Community-wide behavior change and clean fuel interventions

Community-wide behavior change and clean fuel interventions in some homes to maximize cleaner cooking and to achieve modest indoor and outdoor air quality in Panchkhal and Mandandeupur municipalities, Nepal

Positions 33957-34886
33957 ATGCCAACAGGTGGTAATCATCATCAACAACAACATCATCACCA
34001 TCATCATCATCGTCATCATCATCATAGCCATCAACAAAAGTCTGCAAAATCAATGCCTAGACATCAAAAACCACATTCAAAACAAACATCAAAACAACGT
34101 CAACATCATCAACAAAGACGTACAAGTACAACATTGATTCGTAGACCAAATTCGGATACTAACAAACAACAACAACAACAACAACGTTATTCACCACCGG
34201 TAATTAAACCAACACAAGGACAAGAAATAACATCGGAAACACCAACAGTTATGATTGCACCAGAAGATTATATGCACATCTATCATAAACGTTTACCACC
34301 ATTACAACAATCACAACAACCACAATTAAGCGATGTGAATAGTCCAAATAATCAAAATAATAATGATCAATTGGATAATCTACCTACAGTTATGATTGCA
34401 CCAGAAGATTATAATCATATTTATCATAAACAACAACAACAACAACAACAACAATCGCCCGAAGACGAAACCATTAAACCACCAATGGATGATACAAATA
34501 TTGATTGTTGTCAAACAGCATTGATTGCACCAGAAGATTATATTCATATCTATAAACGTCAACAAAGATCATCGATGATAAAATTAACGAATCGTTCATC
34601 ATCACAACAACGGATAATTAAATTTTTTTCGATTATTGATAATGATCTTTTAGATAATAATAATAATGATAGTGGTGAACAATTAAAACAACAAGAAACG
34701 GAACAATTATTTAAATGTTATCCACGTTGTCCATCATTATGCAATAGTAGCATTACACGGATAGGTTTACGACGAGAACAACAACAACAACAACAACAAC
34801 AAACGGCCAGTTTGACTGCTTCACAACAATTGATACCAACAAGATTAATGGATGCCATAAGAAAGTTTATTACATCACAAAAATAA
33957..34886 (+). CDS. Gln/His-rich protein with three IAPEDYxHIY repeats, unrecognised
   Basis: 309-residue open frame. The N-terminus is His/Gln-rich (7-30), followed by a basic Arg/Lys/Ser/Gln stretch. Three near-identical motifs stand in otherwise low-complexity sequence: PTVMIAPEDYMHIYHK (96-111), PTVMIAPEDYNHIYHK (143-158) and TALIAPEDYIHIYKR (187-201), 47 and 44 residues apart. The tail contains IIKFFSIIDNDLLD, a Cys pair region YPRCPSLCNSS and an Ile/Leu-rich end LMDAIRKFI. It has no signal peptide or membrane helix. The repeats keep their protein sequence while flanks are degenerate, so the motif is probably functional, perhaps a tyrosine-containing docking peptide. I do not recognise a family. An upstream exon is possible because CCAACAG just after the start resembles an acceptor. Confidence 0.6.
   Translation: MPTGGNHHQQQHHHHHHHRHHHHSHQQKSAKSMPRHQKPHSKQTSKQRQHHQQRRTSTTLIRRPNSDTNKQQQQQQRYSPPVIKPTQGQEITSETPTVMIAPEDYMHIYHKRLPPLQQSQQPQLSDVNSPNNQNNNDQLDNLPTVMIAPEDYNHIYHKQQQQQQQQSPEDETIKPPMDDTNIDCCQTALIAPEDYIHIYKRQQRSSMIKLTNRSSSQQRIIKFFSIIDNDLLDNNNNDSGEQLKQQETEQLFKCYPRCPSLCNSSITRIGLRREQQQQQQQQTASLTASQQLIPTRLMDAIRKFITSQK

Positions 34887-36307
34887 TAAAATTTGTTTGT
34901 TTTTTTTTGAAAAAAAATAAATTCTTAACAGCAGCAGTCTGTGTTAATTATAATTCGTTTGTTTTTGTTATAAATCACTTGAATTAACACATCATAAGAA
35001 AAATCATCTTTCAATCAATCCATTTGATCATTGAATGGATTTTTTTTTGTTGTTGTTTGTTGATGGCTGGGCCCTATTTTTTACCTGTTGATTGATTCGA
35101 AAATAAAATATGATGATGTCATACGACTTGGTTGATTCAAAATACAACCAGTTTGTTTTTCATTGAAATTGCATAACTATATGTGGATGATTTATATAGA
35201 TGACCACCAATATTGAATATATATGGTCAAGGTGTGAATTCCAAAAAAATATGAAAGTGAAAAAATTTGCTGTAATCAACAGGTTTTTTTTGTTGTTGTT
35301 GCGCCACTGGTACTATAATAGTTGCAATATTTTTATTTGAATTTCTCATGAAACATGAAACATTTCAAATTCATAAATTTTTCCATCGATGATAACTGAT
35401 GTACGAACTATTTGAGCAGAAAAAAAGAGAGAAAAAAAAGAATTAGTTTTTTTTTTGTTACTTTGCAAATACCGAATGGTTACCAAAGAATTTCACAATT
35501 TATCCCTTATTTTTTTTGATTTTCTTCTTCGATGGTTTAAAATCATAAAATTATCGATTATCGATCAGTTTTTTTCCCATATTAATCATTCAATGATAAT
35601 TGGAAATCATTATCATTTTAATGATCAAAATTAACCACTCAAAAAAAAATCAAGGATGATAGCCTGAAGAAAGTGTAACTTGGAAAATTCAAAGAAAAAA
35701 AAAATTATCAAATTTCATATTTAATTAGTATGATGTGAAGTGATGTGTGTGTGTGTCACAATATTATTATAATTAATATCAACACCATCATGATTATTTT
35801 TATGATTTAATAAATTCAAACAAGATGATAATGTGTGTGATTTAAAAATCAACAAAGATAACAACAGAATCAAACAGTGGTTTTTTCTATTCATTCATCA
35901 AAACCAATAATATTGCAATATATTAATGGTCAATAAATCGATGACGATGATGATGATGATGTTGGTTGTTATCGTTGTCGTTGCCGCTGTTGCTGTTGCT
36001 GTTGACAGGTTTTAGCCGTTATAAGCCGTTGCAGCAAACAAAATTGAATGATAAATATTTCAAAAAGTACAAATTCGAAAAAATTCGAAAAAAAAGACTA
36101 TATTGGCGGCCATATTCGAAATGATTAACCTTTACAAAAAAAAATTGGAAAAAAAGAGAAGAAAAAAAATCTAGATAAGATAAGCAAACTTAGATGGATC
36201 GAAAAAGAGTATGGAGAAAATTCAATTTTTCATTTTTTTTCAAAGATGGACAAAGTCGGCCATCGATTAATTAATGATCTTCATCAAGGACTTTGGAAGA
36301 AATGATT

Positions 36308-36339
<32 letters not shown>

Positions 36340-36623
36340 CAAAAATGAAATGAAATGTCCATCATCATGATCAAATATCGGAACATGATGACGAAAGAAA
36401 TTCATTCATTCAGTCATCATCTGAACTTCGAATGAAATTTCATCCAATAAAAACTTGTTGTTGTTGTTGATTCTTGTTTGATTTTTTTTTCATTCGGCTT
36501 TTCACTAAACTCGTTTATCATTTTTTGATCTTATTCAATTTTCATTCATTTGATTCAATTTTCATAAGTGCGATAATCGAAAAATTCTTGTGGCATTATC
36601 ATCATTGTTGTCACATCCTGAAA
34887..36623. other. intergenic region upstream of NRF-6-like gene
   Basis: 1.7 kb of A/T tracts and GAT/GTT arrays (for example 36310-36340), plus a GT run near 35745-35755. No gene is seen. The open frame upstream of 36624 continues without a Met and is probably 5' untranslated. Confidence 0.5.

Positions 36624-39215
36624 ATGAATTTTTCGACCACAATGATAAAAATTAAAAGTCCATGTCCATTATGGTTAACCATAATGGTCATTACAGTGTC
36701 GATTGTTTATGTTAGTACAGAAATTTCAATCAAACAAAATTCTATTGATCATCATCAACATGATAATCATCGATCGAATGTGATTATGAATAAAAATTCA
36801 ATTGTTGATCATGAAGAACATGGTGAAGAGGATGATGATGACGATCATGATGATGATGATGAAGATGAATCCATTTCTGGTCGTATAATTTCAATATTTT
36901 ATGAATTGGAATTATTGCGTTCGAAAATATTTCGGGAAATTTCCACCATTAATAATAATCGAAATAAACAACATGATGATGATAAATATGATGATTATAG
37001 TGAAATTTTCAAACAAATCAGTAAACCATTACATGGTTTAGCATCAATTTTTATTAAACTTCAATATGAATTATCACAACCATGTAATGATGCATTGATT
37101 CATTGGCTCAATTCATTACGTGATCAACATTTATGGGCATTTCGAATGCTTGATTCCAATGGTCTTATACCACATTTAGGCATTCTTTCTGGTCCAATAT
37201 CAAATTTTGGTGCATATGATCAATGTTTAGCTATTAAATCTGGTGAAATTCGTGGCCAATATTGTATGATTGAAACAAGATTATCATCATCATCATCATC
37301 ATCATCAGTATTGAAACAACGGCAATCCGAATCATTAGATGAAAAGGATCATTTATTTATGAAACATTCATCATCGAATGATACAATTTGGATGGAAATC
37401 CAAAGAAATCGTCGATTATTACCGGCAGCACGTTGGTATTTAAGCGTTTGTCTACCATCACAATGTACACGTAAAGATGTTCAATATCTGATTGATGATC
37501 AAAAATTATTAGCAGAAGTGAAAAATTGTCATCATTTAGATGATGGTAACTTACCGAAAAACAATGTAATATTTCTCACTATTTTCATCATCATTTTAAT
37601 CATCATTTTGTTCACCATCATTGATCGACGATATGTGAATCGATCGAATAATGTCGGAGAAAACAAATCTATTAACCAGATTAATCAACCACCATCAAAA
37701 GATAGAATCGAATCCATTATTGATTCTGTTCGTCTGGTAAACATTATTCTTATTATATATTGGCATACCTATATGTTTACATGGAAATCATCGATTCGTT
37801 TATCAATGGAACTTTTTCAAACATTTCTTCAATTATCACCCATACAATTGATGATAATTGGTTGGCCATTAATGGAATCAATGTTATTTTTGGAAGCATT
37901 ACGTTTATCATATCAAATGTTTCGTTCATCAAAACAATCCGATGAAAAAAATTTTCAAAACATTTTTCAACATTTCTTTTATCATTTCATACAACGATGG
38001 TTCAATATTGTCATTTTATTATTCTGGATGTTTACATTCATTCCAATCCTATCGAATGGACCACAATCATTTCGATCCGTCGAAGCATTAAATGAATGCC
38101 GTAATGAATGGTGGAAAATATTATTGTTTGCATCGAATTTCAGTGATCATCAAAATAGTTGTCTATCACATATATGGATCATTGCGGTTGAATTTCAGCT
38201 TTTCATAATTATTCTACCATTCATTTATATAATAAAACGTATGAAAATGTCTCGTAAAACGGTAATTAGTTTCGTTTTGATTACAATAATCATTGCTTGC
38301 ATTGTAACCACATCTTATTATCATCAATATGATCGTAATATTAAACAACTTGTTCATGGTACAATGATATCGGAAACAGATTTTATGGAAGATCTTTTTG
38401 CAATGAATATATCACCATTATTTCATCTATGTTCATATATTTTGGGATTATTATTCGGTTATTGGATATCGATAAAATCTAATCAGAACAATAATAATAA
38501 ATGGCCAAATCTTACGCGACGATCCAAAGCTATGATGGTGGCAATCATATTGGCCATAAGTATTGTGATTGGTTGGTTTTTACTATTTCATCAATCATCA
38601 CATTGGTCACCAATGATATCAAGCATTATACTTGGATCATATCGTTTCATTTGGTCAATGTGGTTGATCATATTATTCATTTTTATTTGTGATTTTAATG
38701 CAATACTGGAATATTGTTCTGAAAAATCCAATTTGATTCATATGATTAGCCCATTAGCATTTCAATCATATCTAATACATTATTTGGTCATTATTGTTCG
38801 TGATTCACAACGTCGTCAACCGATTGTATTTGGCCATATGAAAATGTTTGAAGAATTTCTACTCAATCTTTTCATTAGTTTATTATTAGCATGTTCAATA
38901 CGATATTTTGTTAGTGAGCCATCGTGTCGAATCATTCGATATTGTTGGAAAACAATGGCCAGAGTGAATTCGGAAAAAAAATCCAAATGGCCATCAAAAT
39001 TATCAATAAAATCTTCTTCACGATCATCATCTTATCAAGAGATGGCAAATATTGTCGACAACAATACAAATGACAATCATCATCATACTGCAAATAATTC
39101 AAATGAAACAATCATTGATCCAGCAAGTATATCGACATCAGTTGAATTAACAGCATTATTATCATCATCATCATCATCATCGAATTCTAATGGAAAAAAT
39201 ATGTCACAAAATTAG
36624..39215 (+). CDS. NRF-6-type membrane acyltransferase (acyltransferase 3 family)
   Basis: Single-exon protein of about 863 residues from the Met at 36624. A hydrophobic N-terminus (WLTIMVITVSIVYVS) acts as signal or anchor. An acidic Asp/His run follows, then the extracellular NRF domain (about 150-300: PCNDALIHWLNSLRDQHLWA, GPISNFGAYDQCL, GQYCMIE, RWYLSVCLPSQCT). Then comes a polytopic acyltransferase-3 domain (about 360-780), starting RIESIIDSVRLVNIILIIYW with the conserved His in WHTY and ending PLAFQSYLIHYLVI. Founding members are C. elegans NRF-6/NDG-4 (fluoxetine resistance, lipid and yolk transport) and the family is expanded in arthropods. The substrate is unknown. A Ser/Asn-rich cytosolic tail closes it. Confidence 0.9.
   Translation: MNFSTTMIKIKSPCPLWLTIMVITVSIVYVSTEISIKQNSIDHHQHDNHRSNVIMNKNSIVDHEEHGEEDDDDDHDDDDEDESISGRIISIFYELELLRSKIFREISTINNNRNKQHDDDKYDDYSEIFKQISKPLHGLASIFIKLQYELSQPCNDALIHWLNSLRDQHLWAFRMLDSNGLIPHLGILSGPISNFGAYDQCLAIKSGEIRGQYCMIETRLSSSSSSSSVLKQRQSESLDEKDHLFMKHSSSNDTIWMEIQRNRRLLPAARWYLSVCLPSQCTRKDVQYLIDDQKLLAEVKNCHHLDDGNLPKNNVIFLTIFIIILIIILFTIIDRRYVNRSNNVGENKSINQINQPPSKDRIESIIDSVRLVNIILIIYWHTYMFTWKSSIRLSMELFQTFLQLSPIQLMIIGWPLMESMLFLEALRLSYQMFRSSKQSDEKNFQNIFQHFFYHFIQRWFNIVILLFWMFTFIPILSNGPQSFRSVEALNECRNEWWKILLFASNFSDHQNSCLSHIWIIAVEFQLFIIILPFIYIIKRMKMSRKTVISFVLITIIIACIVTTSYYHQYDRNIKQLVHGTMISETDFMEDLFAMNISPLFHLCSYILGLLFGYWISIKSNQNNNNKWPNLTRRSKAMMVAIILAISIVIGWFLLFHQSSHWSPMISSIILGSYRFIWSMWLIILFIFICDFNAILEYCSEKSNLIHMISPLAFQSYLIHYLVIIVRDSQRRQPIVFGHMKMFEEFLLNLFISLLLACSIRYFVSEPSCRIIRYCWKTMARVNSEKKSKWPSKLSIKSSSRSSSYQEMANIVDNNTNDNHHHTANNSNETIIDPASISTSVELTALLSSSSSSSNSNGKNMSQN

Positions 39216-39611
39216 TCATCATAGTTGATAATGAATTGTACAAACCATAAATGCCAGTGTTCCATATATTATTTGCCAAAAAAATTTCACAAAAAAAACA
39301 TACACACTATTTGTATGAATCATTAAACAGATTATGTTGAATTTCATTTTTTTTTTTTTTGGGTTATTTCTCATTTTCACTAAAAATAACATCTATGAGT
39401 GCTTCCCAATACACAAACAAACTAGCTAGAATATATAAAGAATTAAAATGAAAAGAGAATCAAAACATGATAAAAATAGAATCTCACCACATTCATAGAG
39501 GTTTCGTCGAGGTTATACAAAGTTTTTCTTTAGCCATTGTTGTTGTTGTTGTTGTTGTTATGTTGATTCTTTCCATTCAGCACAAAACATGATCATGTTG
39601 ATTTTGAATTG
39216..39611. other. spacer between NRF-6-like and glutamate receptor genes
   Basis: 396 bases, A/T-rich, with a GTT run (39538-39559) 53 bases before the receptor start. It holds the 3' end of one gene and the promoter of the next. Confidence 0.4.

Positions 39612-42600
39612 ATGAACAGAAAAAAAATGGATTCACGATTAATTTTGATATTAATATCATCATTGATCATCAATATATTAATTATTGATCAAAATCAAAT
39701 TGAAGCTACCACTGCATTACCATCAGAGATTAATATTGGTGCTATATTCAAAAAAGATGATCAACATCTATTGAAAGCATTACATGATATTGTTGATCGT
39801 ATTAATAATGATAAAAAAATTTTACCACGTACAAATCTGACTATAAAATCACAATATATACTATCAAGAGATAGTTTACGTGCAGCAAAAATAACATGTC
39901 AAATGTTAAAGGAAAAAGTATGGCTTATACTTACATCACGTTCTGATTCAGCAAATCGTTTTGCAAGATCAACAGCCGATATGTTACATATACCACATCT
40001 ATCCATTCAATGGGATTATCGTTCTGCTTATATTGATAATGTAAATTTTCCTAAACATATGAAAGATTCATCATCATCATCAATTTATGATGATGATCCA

In Nepal, traditional energy sources such as wood, dung, and plant residues supply most of the household energy requirement. Studies conducted to find the household air pollution (HAP) have reported high levels of particulate matters (PM2.5), Carbon monoxide (CO), and Polycyclic Aromatic Hydrocarbons (PAHs) in the kitchen that use traditional fuels. The reported domestic CO and PM2.5 levels far exceed the national indoor air quality standards (24-HR PM2.5: 60 µg/m3) and the WHO health-based guideline values (PM2.5: 25 µg/m3; CO: <7 ppm.). As most homes use traditional fuel, the HAP is the chief cause of ill-health and the third leading cause of death in the country. The few studies conducted in Nepal have shown that use of LPG or electricity can deliver a meaningful reduction in kitchen level PM2.5 and CO. However, to experience or demonstrate the real environmental and health benefits of the usage of clean cooking fuel in the kitchen, the community-wide adoption and exclusive use of such are needed because traditional fuel smoke can easily penetrate from neighbor’s homes and increase the degree of smoke inside. Building on the ongoing longitudinal health study (Nepal PEER health study), which is examining the effectiveness of biogas in child pneumonia in Kavre district, we seek to demonstrate the improvement in outdoor and indoor air quality and cook’s health by conducting a behavior change activities and intervention of LPG or electric cookstoves in few homes including PEER health study participants home in one of the clusters of Panchkhal and Mandandeupur municipalities in Kavre. The other goals of this project are: to understand the household energy need and use in (all) homes in the study area; to identify local enablers and barriers of large scale uptake, adoption and sustained use of clean fuel (Biogas, LPG, Electricity); to determine potential strategies to overcome the barriers of adoption and continued use of clean fuel; to identify the most appropriate cleaner fuel interventions, and the best means to encourage exclusive use of clean fuel to achieve the modest indoor and outdoor air quality in the study area. This research also seeks to provide pilot data for future interventions aimed at promoting smoke-free kitchen in other areas of Nepal. The project being supported by Global Alliance for Clean Cookstoves, United Nation Foundation.